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Washington v. Cate

UNITED STATES DISTRICT COURT EASTERN DISTRICT OF CALIFORNIA


May 21, 2010

RODERICK WASHINGTON, PETITIONER,
v.
MATTHEW CATE, RESPONDENT.

The opinion of the court was delivered by: Sandra M. Snyder United States Magistrate Judge

FINDINGS AND RECOMMENDATION REGARDING RESPONDENT'S MOTION TO DISMISS [Doc. 11]

Petitioner is a state prisoner proceeding pro se with a petition for writ of habeas corpus pursuant to 28 U.S.C. § 2254.

BACKGROUND

On June 28, 2006, a jury found Petitioner guilty of one count of misdemeanor exposing his private parts in a public part in violation of California Penal Code section 314(1). (CT 107.) On July 27, 2006, Petitioner was sentenced to time already served. (Sentencing Transcript, at 173-174.) Petitioner is required to register as a sex offender under California Penal Code section 290. (Id.)

Petitioner filed an appeal to the appellate division of the Kings County Superior Court pursuant to People v. Wende, 25 Cal.3d 436 (1979), asking the court to review the record for error. (Lodged Doc. No. 1.) Petitioner augmented the record with portions of the trial transcripts. The appellate division affirmed the judgment. (Lodged Doc. No. 2.)

Petitioner filed a petition for review in the California Supreme Court on July 30, 2007. (Lodged Doc. No. 3.) The petition was denied on October 10, 2007. (Lodged Doc. No. 4.) Thereafter, Petitioner filed several collateral actions in the state courts.*fn1 (Lodged Doc. Nos. 5-6.)

On May 22, 2007, Petitioner filed a petition for writ of habeas corpus in the state superior court. (Lodged Doc. No. 7.) The petition was denied on July 12, 2007. (Lodged Doc. No. 8.)

On July 26, 2007, Petitioner filed a petition for writ of habeas corpus in the state appellate court. (Lodged Doc. No. 9.) The petition was denied on August 10, 2007. (Lodged Doc. No. 10.)

Petitioner then filed a petition for writ of habeas corpus in the state supreme court. (Lodged Doc. No. 11.) The court denied the petition on October 10, 2007. (Lodged Doc. No. 12.)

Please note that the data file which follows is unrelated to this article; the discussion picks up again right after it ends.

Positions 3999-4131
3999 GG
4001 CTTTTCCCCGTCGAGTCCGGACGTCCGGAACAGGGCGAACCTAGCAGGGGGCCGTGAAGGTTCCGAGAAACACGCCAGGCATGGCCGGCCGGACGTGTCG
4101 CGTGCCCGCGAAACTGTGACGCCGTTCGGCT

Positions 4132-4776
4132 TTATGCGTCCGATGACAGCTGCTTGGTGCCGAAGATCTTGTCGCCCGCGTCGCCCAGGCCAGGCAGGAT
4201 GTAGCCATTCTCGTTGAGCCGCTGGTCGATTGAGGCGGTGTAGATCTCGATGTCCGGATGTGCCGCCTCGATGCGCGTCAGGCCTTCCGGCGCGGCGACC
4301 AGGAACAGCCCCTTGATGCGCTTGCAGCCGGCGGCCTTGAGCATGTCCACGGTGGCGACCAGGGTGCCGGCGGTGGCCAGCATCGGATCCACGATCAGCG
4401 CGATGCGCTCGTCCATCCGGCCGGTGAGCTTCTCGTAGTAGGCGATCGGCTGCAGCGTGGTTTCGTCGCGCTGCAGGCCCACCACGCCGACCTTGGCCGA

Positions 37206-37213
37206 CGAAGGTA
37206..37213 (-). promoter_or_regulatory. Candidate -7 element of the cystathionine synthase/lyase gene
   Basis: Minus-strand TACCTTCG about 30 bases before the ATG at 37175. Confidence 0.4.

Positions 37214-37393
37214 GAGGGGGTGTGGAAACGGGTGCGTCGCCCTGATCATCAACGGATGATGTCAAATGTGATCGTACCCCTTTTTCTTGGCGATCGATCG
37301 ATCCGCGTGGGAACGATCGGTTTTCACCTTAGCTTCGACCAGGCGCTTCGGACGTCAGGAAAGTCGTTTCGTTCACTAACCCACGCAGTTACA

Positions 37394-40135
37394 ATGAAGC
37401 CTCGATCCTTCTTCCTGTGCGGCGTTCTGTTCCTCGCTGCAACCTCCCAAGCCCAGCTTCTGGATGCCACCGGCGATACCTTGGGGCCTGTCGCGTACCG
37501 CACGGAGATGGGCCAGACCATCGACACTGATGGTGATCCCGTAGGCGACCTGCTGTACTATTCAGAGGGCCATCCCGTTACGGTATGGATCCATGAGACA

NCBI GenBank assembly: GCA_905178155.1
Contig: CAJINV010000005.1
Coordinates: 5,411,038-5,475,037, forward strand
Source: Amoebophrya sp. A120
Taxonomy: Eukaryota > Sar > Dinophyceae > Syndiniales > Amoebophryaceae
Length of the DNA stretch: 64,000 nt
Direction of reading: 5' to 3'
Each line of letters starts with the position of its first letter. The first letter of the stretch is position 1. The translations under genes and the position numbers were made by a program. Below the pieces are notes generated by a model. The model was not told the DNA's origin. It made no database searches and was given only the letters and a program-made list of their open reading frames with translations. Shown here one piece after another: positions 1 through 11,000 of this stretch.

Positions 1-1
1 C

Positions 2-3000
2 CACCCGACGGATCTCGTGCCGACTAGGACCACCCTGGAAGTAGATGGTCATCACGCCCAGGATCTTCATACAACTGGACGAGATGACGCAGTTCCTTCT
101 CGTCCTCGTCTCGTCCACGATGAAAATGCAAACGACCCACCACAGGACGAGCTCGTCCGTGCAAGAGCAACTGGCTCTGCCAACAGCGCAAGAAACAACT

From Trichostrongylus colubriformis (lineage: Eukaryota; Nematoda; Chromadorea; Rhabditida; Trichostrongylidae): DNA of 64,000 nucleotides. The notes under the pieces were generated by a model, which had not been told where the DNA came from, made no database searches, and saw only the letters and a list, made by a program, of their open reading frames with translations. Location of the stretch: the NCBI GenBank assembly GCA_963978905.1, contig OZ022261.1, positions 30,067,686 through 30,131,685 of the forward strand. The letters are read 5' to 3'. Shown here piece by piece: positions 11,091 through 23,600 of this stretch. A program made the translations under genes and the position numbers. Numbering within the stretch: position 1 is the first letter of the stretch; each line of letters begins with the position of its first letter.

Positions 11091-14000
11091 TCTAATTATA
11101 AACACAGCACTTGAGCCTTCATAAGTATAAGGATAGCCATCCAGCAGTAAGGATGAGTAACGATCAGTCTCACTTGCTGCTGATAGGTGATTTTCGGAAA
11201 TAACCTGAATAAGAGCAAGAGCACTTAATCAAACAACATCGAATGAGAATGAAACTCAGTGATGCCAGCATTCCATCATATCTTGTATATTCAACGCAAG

Petitioner filed the instant petition for writ of habeas corpus on October 20, 2009. (Court Doc. 1.) Respondent filed a motion to dismiss on April 19, 2010, and Petitioner filed an opposition on April 28, 2010. (Court Docs. 11, 14.)

DISCUSSION

A. Procedural Grounds for Motion to Dismiss

Rule 4 of the Rules Governing Section 2254 Cases allows a district court to dismiss a petition if it "plainly appears from the petition and any attached exhibits that the petitioner is not entitled to relief in the district court . . . ." Rule 4 of the Rules Governing Section 2254 Cases.

The Ninth Circuit has allowed respondents to file a motion to dismiss in lieu of an answer if the motion attacks the pleadings for failing to exhaust state remedies or being in violation of the state's procedural rules. See e.g., O'Bremski v. Maass, 915 F.2d 418, 420 (9th Cir. 1990) (using Rule 4 to evaluate motion to dismiss petition for failure to exhaust state remedies); White v. Lewis, 874 F.2d 599, 602-03 (9th Cir. 1989) (using Rule 4 as procedural grounds to review motion to dismiss for state procedural default); Hillery v. Pulley, 533 F.Supp. 1189, 1194 & n.12 (E.D. Cal. 1982) (same). Thus, a respondent can file a motion to dismiss after the court orders a response, and the Court should use Rule 4 standards to review the motion. See Hillery, 533 F. Supp. at 1194 & n. 12.